Civita di Bagnoreggio

image 20 - Civita di Bagnoreggio

Civita di Bagnoreggio

image 19 - Civita di Bagnoreggio

image 21 - Civita di BagnoreggioCivita di Bagnoreggio

120 kilomteres from Rome, not far
from Viterbo, is a small village called Civita di Bagnoregio, which perches on top of a mountain in a small hamlet owned by just 30 residents, and inhabited by 7 people. Needless to say, somewhat exclusive!

A step back in time no doubt to a quaint medieval town which has been crumbling for years but never quite fallen, with extraordinary views of the surrounding countryside. Built in the 6th century BC, it was a perfect settlement for the Estruscans, due to its high ground built on ‘tuff’, a volcanic rock over a bed of clay and sand. About 20% of which has already subsided and slipped away through landslide since 1705, meaning what remains is ist clinging on and worth a visit just to have a sense of its frailty with many of its buildings already lost to the elements from its geological make up.

A dramatic footbridge is the only way to enter this magical place, which attracts tourists and new businesses like bed and breakfasts and restaurants. This memorable place, is so old and like stepping back in time, that it is refered to as “ il paese che muore” the dying town.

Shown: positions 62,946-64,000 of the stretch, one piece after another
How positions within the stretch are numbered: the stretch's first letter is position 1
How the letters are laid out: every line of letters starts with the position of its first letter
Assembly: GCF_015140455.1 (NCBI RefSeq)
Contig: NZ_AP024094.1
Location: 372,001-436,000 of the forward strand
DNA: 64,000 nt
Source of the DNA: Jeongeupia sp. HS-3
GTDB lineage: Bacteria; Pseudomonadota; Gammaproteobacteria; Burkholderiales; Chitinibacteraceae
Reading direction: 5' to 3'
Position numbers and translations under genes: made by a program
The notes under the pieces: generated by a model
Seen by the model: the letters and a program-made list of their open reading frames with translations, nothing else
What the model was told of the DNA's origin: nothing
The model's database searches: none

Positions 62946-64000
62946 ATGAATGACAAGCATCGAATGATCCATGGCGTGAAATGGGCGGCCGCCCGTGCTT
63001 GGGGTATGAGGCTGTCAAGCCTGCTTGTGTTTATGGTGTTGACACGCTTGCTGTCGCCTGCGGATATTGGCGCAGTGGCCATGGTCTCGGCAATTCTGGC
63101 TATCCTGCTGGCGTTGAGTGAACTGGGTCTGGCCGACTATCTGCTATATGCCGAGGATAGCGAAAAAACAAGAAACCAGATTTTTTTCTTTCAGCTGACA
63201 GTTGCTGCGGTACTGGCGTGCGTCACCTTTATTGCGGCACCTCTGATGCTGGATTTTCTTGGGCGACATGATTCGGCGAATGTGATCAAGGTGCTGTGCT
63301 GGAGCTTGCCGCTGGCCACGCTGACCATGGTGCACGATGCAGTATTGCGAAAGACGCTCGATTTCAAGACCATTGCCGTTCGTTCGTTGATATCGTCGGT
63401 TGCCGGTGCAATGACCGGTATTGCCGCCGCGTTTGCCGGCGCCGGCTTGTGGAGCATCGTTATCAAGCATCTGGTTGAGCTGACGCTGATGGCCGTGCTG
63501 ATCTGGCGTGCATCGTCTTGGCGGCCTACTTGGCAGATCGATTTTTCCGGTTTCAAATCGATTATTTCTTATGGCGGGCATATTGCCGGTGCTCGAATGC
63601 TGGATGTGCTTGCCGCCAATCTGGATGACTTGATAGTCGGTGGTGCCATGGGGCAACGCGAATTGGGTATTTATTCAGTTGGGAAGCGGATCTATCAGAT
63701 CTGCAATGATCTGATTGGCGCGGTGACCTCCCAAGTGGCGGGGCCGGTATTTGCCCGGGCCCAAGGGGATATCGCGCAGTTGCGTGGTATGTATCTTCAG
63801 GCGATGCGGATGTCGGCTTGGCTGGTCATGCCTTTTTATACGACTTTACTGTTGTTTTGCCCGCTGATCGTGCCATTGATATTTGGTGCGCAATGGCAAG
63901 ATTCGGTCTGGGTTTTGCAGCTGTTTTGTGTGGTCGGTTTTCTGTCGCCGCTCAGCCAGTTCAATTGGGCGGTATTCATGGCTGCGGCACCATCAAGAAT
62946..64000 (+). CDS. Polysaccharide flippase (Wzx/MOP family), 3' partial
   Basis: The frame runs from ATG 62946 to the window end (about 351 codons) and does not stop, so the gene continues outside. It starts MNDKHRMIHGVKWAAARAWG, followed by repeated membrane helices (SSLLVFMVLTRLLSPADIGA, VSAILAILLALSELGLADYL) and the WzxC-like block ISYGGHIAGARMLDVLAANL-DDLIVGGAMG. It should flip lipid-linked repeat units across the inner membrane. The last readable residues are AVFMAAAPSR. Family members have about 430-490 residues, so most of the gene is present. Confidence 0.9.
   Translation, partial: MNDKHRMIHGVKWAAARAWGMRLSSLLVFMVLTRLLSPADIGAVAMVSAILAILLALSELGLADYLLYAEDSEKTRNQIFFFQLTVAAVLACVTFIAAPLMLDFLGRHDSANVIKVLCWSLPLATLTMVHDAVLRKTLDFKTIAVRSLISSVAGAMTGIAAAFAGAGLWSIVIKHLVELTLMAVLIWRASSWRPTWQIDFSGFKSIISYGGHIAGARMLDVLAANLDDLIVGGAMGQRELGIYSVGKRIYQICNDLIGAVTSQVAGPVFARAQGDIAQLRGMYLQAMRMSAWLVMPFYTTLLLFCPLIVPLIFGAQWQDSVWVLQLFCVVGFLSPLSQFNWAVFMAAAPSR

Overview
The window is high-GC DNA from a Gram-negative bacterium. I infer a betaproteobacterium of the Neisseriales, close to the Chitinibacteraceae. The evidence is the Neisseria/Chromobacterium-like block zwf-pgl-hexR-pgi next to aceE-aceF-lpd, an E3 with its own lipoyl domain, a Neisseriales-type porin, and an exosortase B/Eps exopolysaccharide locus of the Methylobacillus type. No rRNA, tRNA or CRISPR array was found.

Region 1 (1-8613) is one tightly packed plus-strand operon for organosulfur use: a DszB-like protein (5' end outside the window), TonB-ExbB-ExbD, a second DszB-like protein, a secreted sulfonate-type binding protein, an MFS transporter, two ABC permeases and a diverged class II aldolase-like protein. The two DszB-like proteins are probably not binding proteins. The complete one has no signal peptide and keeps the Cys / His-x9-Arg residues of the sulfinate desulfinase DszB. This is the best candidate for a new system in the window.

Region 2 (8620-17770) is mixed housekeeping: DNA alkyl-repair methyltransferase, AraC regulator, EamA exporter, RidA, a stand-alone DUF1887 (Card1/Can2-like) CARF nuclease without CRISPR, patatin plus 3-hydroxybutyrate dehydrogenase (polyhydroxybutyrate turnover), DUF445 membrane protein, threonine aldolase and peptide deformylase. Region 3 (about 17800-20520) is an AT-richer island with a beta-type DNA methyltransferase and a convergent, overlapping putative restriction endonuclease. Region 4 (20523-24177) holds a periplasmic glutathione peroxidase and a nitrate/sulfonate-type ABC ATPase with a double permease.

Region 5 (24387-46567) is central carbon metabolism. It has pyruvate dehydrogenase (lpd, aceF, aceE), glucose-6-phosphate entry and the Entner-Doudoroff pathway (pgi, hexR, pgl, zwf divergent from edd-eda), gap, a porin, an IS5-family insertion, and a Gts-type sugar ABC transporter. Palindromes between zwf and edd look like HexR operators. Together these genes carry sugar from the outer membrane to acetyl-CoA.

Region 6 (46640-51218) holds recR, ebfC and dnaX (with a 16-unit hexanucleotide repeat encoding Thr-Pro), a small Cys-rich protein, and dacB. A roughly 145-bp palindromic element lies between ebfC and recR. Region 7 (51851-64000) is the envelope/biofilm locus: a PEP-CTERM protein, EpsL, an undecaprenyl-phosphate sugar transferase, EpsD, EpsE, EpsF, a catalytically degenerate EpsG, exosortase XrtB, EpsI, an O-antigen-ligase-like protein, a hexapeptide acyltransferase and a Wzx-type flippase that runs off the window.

No cars are allowed in the hamlet, and the garbage collection is done by motorbike, such is the fragility of the terrain dating back 2,500 years. And you’ll even see locked gates as you meander around the village to stop you falling off the edge of the already tumbled sections of the town. The valleys below, with stunning olive groves, once served as employment for the locals. To enter the village you must pay for the privilege as there is a small entry fee, which attracts up to 500,000 tourists a year gently tip- toeing round the place.

You can sample its local cuisine at one of its few restaurants where Chef Maurizio Rocchi, a resident, has opened a new restaurant ‘Alma Civivta’, to capitalize on the growing tourism and serve regional recipes.

Busy by day and empty by night, apart from the locals and the odd few wanting to get a sense of peace staying overnight. The only thing seen are the street cats and flickering street lights, as well of course as the romantic moon, watching over.

Why not book a tour with Italy’s Best to make the most out of your tailor made Italian experience.

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